“In pursuing a ‘way,’ Japanese typically move beyond an interest in craftsmanship to a kind of sacred search for the ultimate.”
― Morinosuke Kawaguchi, Geeky-Girly Innovation: A Japanese Subculturalist’s Guide to Technology and Design
What Japanese theme parks can teach us about immersive world building
A life-long dream of mine was to visit the hallowed ground of several Japanese theme parks. Given their distant location I never had the opportunity to visit – until late last year in pre-COVID conditions. I thought I was prepared with my certifiable theme park geekiness on what the excursion had in store for me, but I was met with the unexpected, and subsequently gained some valued insights as a theme park designer.
The visit coincided with the lead-up to Halloween, a very North American holiday but one that has captured the imagination of many Japanese. Quite different from theme parks in other countries, guests at the Tokyo parks could dress up as their favourite characters from September to October in honour of the upcoming holiday. Traditionally theme parks do not allow their guests to dress up as characters as it can be confusing for visitors to determine who is an employed character or cast member and who is a guest of the park. It can potentially create some awkward moments for both character-dressed and non-costumed guests alike:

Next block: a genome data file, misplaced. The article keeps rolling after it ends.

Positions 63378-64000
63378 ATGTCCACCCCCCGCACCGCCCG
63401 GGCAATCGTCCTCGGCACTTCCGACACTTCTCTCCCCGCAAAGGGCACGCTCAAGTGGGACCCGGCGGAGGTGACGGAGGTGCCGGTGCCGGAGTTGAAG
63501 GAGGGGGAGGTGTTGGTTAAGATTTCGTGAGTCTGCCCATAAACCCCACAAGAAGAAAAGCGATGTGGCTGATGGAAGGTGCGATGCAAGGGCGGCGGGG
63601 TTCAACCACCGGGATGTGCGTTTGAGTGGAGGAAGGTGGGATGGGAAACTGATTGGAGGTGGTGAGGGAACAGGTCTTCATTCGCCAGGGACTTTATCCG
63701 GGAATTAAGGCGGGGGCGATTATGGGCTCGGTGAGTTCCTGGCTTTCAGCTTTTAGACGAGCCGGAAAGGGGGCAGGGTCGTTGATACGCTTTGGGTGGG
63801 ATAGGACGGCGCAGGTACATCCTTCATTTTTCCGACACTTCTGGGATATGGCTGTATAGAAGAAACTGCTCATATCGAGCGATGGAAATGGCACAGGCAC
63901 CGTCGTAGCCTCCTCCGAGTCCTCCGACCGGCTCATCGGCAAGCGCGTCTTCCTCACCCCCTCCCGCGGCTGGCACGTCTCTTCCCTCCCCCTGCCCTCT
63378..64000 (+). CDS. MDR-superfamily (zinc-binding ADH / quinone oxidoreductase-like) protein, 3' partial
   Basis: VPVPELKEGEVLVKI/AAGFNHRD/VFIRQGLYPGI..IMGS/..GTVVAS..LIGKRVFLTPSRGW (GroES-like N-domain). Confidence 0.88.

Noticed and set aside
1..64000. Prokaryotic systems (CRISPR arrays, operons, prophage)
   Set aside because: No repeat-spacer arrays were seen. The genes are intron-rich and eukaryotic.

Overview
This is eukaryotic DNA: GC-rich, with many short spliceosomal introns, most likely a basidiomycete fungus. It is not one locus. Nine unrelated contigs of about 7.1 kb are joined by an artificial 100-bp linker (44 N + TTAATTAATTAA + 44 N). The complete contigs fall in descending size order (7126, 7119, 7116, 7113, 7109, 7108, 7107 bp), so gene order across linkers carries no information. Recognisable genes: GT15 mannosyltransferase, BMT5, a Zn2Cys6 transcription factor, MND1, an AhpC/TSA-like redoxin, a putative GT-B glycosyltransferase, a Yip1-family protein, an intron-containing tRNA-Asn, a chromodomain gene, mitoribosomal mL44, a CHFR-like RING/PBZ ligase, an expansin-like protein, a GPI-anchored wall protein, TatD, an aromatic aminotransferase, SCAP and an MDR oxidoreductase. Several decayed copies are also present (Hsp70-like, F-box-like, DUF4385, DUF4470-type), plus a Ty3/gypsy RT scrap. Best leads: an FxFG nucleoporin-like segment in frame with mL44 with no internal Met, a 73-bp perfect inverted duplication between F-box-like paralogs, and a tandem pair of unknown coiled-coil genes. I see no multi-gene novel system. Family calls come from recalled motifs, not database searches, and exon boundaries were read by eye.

Child: “Hey, Mommy! I want to see Belle!”
Mother: “Umm, that’s not Belle, that’s another lady who looks like Belle eating a burrito….”
While there is potential for confusing guest interactions, what I observed on those days is what every theme park designer longs to see – the costumed guests were so wrapped up in the settings and narratives that have been carefully imagined and created that the outside world is almost forgotten. Roleplay, or a more pointed term “cosplay,” creates the opportunity for guests to physically become the actors, the players in the environmentally different lands. For example, groups of 1920 flappers explored the streets of New York, interacting with other groups who also dressed appropriately to the land, whether dancing or chatting. Over in the Ocean Grotto, mermaids and octopi roamed between the seaweed and coral, challenging each other, and playing out the roles of good and evil. Most groups stopped for photos whether for a passerby (such as me) or with other costumed groups. Some even had their own photographers for the day, recording their actions with the park as a stage-set backdrop.
What was also appealing about the costumed guests was the incredible energy that emanated from them, much like that on the floor of a Comic-Con or on a crowded gay neighborhood street during Halloween weekend. The energy came from the inherited personas of the characters the guests took on, but it also came from the interactions between costumed and non-costumed guests alike; all these different individuals and groups suddenly had a commonality between them, making it easier for strangers to introduce themselves and make quick and vibrant connections.